Central Tremont Block Club weighs in on J Roc Development proposal for an apartment development
by Bruce Checefsky
(Plain Press, July 2019) At their June meeting, residents of the Central Tremont Block Club voiced their concerns about J Roc Development’s proposal to build a 124-to-140-unit apartment building, called Electric Gardens, on the hillside just east of W. 5thand Literary Road.
Julie Goulis, co-chair of the Central Tremont Block Club, opened the standing room only meeting on June 3rd at the Polish Alliance Hall, with a reading of the block club bylaws.
“One person speaks at a time. Be respectful and do not interrupt anyone while they’re speaking. For questions, or comments, we will limit everyone to one minute. Simple majority is needed to pass any issue for our block club.”
Following an introduction by board members, people were asked to state their names, where in Tremont they live, and how many years they’ve been in Tremont including new residents of a few weeks in the neighborhood, to residents who have lived there for 35 years or more.
Goulis asked Cory Riordan, Executive Director of TWDC, to describe the development process in the Tremont area.
“Developers are asked to check in with Tremont West by the City of Cleveland or councilman. We do an initial review and provide development guidelines. These guidelines include meeting with the block clubs,” Riordan responded. “The economic development team formulates its own opinion. Central Tremont is not a legal body in the decision-making process. Neither is Tremont West. The City makes a decision based on our recommendations. We are advisory only.”
The remainder of the meeting focused on a proposal by J Roc Development, the residential and mixed-use development company responsible for Tremont Black and Tremont North townhouses, for a project they are calling Electric Gardens.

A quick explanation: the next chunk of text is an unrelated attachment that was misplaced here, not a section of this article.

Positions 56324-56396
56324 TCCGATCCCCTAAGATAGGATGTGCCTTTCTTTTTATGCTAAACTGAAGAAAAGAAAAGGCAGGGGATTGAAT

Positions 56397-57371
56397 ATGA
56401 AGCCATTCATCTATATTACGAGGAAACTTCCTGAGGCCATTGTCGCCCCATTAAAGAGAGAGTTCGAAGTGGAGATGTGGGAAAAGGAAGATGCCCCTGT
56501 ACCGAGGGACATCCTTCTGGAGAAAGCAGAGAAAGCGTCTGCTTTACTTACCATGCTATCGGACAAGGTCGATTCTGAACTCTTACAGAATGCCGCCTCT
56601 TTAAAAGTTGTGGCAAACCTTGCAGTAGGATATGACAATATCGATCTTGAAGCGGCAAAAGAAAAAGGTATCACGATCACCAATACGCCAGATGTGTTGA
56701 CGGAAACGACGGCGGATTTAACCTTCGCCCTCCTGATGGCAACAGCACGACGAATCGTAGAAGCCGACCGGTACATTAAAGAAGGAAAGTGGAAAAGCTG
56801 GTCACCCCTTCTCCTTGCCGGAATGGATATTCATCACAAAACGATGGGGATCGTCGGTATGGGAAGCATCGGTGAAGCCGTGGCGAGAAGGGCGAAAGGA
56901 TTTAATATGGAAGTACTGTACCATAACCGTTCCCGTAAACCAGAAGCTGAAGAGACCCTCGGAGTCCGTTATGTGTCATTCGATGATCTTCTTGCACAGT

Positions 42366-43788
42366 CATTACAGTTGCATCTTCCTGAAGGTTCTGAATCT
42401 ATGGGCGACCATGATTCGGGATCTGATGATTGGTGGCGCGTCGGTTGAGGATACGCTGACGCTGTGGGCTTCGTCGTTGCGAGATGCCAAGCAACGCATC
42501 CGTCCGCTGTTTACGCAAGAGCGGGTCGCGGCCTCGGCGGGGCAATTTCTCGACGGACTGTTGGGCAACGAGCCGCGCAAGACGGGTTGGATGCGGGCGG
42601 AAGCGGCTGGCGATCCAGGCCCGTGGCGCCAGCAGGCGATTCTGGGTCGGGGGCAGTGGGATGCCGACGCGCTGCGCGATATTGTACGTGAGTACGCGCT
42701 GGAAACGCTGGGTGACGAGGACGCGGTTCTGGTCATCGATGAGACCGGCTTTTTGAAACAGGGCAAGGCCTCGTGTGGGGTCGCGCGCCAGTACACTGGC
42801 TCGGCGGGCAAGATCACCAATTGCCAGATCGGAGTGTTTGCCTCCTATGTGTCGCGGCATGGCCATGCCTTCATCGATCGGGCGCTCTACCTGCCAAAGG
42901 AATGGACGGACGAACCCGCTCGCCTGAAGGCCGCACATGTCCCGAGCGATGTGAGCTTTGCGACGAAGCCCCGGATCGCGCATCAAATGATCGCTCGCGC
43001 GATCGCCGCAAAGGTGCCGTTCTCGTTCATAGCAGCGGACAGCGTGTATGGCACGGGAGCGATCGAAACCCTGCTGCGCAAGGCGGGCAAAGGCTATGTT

J Roc Development is proposing to construct a 124 to 140-unit apartment building connected to the Towpath Trail and overlooking Cleveland’s industrial valley with panoramic views of the Cuyahoga River. The 2-acre parcel on Literary Road purchased by J Roc is zoned industrial, which means the development corporation is seeking a rezoning from industrial to mixed use. Spot zoning, as it is referred to, is the process of singling out a small parcel of land for a use classification totally different from that of the surrounding area, for the benefit of the owner of such property, often to the detriment of other owners.
In some states, spot zoning is illegal and has uniformly been denied in zoning appeals when there is substantial impact upon surrounding land. The City of Cleveland currently has no consistent urban design standards that would limit the mass, height, and appearance of any new construction. Without a master plan, developers can pick and choose parcels that serve the interest of their investors and ignore the concerns of surrounding neighbors, or the environmental impacts on the land.
With the Towpath Trail near to the entrance to Electric Gardens, the spot zone request could potentially conflict with the public use of the trail, as some critics of the development project have suggested. The panoramic view, on the other hand, is an entirely different issue.
When Chris Nielson purchased his townhouse in Bergen Village four years ago, he was promised in a promotion from Sutton Development Group, “an astonishing scenic view from its enviable location… with unparalleled views and panoramic setting…with a nostalgic touch of Cleveland’s history, and most of all, a distinctive experience in urban living.”
The J Roc Development parcel borders his property line. Even with the current redesign of a 4-story apartment building, lower than the 5-story first presented to the block club, Nielson’s scenic view will be blocked. The effect is like having someone cut in front of you to get the better view.
Erin Taylor from J Roc Development explained. “The process of design approval and rezoning has been costly and time consuming. Still, we are committed to moving forward with completion of the project in the near future.”